- Days left
President Barack Obama called it "shameful." Senator Christopher Dodd says he knows what we're all thinking: "this infuriates the American people, and rightly so." He follows that statement up with a demand (well, sorta): he'll use "every possible legal means" to get the Wall Street bonuses back; especially those $4 billion paid out by Merrill Lynch CEO John Thain, shortly before handing the reins over to Bank of America.

I have to confess I am torn. While I am a bit outraged at having my tax money used for bonuses (I'm far more outraged at other things, like using my tax money to produce high fructose corn syrup, but that's an entirely separate rant), I'm also sympathetic with the bankers. Wait! Before you throw up all over your computer monitor, imagine being in their shoes: they work insane hours and are frequently subjected to scandalous treatment all year, giving up life, family and sanity at the service of the almighty deal.

When I worked at Merrill Lynch, a friend in the M&A department spent her Sunday nights consoling the analysts, who she'd find crying at the copy machine, wishing they could go see their recently widowed mother in Brooklyn, afraid they'd lose their jobs if they did. I am not kidding. One classmate was given a tongue-lashing for trying to spend Fourth of July with his dying dad. It may seem obscene to you, the money these people make, but the bonuses are sacred, considered the compensation for laying your life down to the Gods of Finance.

That Thain would put his career on the line to pay out bonuses to the faithful is, while unwise, also an entirely selfless act, a kind of fist-pump to his long-suffering crew. I do not believe in that lifestyle any more. But for those who do; for those who serve the few at the expense of the many; the greatest cost is suffered in solitude, with their families and sanity. I do not want their money back. I would, however, like to keep my soul, so I'll not weep for my life as an investment banker. Godspeed, Merrill Lynch, and next time, try just treating your employees well and paying them fairly and we can skip the presidential beration.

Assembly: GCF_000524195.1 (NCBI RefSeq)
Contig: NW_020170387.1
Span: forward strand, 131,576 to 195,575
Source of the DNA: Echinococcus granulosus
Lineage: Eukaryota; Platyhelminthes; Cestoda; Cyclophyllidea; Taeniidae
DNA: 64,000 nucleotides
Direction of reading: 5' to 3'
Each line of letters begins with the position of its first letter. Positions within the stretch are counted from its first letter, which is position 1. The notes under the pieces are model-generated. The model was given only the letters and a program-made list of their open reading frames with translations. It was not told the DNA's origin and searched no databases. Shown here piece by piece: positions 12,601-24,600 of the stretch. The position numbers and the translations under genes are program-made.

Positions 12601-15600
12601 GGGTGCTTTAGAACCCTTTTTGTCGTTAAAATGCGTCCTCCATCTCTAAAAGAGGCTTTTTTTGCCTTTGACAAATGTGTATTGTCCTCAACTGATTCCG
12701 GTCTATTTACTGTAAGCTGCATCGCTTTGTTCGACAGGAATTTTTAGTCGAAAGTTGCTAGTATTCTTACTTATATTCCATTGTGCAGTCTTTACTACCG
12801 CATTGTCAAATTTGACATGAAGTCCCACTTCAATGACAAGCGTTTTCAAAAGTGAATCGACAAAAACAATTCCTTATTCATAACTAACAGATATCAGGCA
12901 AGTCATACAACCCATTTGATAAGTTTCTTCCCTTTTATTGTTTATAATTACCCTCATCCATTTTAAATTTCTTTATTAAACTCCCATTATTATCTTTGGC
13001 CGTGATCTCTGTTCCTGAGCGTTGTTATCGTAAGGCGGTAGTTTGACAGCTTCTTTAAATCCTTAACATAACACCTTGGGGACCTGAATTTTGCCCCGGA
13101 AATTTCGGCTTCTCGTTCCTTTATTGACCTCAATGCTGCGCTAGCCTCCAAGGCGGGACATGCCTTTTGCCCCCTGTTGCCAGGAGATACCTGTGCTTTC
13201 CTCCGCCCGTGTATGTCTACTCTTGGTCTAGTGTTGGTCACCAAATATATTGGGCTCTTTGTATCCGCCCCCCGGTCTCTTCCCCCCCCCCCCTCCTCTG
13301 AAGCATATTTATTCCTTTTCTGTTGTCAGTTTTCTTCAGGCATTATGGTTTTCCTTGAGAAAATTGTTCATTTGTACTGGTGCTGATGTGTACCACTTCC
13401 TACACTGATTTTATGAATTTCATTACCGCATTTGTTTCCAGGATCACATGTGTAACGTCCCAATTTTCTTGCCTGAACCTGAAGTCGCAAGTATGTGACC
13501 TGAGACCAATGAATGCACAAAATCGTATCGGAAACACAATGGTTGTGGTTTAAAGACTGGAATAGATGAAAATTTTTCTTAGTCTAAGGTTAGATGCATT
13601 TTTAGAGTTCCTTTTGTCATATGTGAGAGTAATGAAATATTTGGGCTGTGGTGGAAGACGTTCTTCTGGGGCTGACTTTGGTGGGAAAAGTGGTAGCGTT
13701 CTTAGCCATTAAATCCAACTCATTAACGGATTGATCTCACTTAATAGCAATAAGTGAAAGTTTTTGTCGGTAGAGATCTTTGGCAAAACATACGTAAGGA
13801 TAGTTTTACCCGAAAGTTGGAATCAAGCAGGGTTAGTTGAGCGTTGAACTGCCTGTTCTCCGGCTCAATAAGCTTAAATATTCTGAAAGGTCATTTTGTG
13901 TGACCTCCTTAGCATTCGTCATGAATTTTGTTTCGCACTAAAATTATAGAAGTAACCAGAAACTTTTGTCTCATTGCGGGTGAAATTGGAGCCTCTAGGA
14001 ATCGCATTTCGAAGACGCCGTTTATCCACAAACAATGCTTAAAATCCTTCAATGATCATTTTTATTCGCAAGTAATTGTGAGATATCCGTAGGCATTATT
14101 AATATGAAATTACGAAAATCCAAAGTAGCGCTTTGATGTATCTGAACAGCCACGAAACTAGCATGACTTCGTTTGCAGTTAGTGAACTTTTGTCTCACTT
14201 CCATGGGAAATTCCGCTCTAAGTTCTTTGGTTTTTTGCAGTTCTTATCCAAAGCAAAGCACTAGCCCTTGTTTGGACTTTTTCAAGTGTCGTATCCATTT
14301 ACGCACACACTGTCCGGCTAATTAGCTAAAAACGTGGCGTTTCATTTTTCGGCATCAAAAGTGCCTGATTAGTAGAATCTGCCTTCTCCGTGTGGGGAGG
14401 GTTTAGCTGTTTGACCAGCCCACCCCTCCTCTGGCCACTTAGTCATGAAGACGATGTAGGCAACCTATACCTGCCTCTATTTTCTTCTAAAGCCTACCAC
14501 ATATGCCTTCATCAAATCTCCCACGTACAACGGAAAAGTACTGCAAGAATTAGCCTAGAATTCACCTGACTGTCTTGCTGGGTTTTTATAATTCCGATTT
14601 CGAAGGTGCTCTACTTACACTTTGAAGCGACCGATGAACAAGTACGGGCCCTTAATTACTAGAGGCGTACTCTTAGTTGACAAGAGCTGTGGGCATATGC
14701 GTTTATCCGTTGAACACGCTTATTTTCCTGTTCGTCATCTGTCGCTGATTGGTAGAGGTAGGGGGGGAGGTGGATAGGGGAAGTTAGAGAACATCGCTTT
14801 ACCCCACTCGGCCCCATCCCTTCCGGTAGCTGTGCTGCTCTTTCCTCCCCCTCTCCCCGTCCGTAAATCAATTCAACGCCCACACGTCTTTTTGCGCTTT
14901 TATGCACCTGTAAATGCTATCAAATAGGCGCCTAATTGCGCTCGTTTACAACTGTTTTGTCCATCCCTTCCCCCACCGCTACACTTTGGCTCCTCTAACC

Increase your money and finance knowledge from home

Economics 101

Intro to economics. But fun.

View Course »

Introduction to Preferred Shares

Learn the difference between preferred and common shares.

View Course »

TurboTax Articles

Tax Tips for the Blind

Anyone whose field of vision falls at or below 20 degrees, who wears corrective glasses but whose vision is 20/200 or less in his best eye, or who has no eyesight at all, meets the legal definition of being blind and is eligible for certain tax deductions.

What is Form 4255: Recapture of Investment Credit?

When is a tax credit not a tax credit? When the IRS takes it back. If you're in the situation where you have to file IRS Form 4255, you might have to pay back a tax credit you've earned in prior years. This process, known as recapture, occurs if you claim a credit -- in this case, a credit for a specific type of business investment -- and then no longer qualify for that credit.

The Most Important Tax Forms for ALEs (Applicable Large Employers)

In 2015, some parts of the Affordable Care Act specifically apply to businesses, in particular, large employers. The Employer Shared Responsibility provisions affect companies with 50 or more full-time employees or an equivalent of part-time or seasonal workers. These companies are called Applicable Large Employers, or ALEs. 2015 is considered a transition year as everyone gets used to the new normal for workplace health plans.

Employer Sponsored Health Coverage Explained

The Affordable Care Act, also known as Obamacare, is simpler than some people may give it credit for. The basic rule to remember is that everyone must carry Minimum Essential Coverage (MEC) or pay a penalty. Employers with 50 full-time employees or more are obligated to sponsor plans for their workers to help them meet this requirement.

How to Report RSUs or Stock Grants on Your Tax Return

Restricted stock units (RSUs) and stock grants are often used by companies to reward their employees with an investment in the company rather than with cash. As the name implies, RSUs have rules as to when they can be sold. Stock grants often carry restrictions as well. How your stock grant is delivered to you, and whether or not it is vested, are the key factors when determining tax treatment.

Add a Comment

*0 / 3000 Character Maximum